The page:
Archives MAIN PAGE

Franklin Levinson's

Horse Help Center

Professional support for you and your horse!

Nervous horse when being mounted

Hi Franklin,

I bought a mare 5 months ago from France (a Selle-Francais, 6 years old) and while for the first months everything was going very smoothly in our training, for the last 2 months, under no apparent reason, she is now starting to gallop wildly as soon as I ride her and even started to rear up during our training sessions.

I have checked thouroughly her mouth and back as well as all the riding equipment and there seems to be no problem at all.

I have spent hours in the stables to see if she is mistreated by any of the stable hands, again nothing alarming.

Since she is not staying quiet anymore in order for me to mount or dismount, the only solution we found is to give her carrots and treats during these instances.

I am 25 years old, I ride since I was 9 and I train mostly for jumping. Before buying her, I spent 1 month in her old stables in France and also participated with her in a few competitions. She had no problem there and even now she seems quiet in the stall or when we excercise, with the exception of the moment of mounting and dismounting.

Could you please help in identifying this problem and possible solutions?
Thank you very much

Hi Anastasia,

I notice you do not mention anything about ground 'play' with your horse, only riding and competition. You really don't know your horse and she does not know you. Your relationship with any horse is formed first and formost on the ground leading and guiding movement. This is what will develop trust between you and the horse. This is what sets you up to be the great, trusted leader for your horse. You should not expect your horse to be compliant or trust you without this primary step. Without trust becoming the first goal and agenda you should have, eventually your horse will lose faith in you, which it has. I hear similar stories time and time again where a new horse is fine for a while and then, all of a sudden, the horse acts fearful as your is. Another thing to consider is that your horse is not enjoying the experience of you riding it and is showing fear around that activity. Have a look at the routene you have when you eventually do get on the horse. Is it only 'work' or do you and the horse have some fun? Your horse knows your intentions. Is your intention to only have the horse perform? Or is some of your intention to develop trust and feelings of safety within your horse? Do you work towards that goal which looks and feels very different than wanting to work the horse for competitions. Some of this may have to do with your attitude (all work and no play is no good). The effect and results of your ground 'play' has to do primarially with your intentions during the process. It should be much more than "exercises" for the horse. It is all a dance and it should and can be a fun dance. Holding this paradigm will change what you do, how you do it and the outcome. Being a 'task master' with your horse gets very old quickly. Its the same with humans as well. Coersion, such as bribary or threat of abuse is not a desirable solution.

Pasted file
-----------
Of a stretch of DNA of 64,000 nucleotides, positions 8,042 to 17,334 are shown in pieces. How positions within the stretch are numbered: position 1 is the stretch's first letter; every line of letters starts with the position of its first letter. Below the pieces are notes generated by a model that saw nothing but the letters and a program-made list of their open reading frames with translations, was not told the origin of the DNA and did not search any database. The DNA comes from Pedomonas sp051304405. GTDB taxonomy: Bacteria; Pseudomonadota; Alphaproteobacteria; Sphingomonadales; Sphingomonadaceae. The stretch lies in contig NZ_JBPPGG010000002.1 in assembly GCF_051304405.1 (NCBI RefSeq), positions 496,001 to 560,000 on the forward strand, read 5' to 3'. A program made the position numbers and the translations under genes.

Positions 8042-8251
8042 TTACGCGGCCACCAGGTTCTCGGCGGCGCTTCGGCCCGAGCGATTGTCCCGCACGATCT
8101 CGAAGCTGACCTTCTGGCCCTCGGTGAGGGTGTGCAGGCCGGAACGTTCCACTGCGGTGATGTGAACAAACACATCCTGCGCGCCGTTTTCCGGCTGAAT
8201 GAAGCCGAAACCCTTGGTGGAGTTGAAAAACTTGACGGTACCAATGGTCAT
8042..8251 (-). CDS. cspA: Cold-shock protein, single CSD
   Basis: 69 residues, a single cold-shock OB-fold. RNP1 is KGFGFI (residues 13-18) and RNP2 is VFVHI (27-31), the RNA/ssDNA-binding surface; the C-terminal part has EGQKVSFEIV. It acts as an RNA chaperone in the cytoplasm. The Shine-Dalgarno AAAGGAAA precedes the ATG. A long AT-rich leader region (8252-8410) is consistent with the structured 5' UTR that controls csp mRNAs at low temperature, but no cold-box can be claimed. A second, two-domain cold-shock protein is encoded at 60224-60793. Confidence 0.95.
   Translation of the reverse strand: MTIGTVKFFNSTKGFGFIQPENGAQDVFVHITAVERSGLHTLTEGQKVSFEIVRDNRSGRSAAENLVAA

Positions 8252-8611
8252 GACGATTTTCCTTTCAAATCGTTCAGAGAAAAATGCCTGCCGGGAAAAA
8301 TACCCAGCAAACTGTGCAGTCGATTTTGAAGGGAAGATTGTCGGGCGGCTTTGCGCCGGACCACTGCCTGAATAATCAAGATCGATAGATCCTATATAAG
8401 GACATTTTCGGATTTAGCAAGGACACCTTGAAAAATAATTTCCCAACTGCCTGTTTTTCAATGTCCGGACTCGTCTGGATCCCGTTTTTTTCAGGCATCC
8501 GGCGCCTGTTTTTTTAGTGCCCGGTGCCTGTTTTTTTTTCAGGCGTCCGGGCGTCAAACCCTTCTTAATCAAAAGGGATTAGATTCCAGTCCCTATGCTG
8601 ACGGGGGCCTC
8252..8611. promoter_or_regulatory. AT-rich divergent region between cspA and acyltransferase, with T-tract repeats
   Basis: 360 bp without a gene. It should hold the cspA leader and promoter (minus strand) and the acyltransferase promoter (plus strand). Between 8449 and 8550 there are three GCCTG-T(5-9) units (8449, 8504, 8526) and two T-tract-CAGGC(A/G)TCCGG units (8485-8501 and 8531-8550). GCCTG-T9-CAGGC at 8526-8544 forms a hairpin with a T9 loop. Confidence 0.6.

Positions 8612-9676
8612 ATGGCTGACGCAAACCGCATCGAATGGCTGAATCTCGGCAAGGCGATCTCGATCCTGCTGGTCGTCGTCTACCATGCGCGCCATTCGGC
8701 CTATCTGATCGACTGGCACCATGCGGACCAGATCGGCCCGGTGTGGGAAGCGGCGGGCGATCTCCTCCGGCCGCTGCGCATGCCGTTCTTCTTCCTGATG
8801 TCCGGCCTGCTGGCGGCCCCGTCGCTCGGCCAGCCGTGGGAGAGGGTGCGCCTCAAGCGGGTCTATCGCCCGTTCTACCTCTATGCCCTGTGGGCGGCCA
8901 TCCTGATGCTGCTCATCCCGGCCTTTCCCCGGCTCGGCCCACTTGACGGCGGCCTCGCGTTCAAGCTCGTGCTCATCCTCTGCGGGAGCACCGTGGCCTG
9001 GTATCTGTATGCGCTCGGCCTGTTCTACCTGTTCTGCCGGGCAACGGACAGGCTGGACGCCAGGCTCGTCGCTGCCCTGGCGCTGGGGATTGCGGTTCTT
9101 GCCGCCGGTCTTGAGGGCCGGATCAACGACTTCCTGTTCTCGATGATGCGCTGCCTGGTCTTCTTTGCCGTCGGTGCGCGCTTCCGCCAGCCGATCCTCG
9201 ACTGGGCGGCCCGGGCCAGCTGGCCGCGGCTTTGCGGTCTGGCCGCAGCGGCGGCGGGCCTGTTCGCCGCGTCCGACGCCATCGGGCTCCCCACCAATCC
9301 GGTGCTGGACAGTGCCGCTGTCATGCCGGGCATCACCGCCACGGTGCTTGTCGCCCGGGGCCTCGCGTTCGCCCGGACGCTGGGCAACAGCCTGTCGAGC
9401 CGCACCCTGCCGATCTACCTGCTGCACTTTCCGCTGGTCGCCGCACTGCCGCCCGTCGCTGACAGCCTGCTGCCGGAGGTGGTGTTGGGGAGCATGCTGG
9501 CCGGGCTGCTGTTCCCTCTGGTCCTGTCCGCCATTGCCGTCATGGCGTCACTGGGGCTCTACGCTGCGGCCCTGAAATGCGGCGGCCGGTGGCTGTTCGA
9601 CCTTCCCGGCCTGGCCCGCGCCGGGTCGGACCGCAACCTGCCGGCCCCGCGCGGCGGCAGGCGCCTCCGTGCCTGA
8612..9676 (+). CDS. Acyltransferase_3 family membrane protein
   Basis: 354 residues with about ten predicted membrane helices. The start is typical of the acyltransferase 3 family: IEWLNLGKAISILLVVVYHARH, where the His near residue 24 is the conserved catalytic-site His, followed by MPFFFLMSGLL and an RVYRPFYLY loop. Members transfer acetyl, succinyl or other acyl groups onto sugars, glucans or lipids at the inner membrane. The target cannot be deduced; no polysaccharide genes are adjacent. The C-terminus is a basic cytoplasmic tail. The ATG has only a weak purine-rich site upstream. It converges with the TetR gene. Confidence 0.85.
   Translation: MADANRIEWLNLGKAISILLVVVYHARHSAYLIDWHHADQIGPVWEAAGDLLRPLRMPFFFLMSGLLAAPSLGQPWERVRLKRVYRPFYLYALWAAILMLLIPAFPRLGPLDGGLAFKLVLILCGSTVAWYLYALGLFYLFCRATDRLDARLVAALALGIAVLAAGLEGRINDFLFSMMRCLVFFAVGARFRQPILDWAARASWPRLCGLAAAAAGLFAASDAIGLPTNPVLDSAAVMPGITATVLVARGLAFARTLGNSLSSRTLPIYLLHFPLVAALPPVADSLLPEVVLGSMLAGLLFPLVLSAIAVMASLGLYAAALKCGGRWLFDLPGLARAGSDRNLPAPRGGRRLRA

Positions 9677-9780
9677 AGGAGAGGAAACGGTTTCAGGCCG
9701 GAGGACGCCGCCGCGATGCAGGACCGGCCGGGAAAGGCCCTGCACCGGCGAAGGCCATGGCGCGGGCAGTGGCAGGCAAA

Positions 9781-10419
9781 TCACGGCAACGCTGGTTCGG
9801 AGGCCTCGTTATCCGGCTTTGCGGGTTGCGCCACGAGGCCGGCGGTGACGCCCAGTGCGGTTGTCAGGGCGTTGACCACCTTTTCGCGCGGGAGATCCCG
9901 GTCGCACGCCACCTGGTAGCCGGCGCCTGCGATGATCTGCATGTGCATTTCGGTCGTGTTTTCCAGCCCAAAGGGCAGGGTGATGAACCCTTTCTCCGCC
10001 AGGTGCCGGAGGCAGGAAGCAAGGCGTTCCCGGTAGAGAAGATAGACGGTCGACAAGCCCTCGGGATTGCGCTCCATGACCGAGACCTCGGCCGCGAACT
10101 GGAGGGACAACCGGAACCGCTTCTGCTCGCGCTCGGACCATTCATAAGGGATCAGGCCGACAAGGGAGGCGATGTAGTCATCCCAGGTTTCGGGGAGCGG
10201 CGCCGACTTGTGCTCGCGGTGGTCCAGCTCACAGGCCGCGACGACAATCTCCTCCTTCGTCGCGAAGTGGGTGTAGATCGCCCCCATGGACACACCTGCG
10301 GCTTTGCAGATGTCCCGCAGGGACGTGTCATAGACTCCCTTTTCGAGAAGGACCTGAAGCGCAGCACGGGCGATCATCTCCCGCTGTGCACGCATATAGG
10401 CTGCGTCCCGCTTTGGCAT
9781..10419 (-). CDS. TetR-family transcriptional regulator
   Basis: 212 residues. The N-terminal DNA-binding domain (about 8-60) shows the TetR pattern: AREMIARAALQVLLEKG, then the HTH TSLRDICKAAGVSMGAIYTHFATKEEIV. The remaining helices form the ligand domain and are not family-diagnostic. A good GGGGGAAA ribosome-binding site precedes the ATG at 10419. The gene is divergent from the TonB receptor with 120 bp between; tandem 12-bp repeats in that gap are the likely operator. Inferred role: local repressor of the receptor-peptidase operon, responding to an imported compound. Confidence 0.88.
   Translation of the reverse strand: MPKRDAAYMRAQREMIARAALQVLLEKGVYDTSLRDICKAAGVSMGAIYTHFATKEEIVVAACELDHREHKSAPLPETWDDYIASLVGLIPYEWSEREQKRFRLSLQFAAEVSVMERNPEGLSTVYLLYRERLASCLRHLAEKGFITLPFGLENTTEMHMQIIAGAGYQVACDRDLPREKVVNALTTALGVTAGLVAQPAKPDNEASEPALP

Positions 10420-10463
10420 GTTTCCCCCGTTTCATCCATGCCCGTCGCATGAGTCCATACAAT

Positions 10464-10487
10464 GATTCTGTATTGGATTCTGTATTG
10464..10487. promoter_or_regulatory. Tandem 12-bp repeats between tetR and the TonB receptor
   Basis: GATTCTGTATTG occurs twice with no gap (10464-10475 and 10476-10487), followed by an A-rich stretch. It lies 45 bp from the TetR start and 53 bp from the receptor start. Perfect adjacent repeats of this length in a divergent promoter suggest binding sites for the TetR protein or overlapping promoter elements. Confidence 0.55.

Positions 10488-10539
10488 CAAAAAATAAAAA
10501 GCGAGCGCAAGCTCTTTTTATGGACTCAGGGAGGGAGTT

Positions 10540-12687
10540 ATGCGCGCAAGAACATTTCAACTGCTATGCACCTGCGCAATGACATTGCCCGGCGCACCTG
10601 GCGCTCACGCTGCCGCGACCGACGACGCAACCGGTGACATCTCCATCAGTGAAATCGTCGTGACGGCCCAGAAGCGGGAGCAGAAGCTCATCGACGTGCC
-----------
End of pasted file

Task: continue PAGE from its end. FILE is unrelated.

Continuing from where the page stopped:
Here are a few suggestions: Do 20-30 minutes of ground play before you attempt to ride every time. This is not to tire the horse out or wear it down. The goal is to become the trusted 'leader of the dance' before you get on the horse's back. When trying to mount, do not attempt to hold your horse and restrain its movement. Rather simply direct the horse's movement around you. If it needs to move, let it, but let it only go in small circles around you (mainly to the left). It may do this for 10 minutes or so (probably less as movement is work for a horse). I promise you eventually it will want to stop. When it does stand still, give a little praise and end the session. Or, try to mount again. The horse will probably move as soon as you lift your leg a little. Let it and repeat the process. Again, when it does stand still you should offer a bit of praise and even end the session. You are now rewarding behavior you want. Repeat this process over a few days. Eventually, your horse will stand for you to mount. Do this if you are using a mounting block as well. Just stand on the block and let the horse move around you. Pass the reins behind your back. Stay with this process and trust it. The horse will stop moving at some point and this is what you want to reward. The release of pressure is the reward. Ending the session and putting the horse away is the 'big' reward.

Your challenge here is to change your mind and thoughts about what you want as an initial goal. Consider the value of rock solid trust with your horse and how that is achieved. As with any great relationship, mutual trust, respect, compassion and kindness must be at its core. This is absolutely true with horses. The element of great leadership (as a parent is for their child) is a 'must' in relationships with horses as well. It is not about 'control.' It is not about being the 'boss.' It is about trust and willing compliance and not obediance. Consider all the possible benefits here including winning more. Let me know if you need furthur clarification. Thanks for your question.

Sincerely, Franklin

Look for: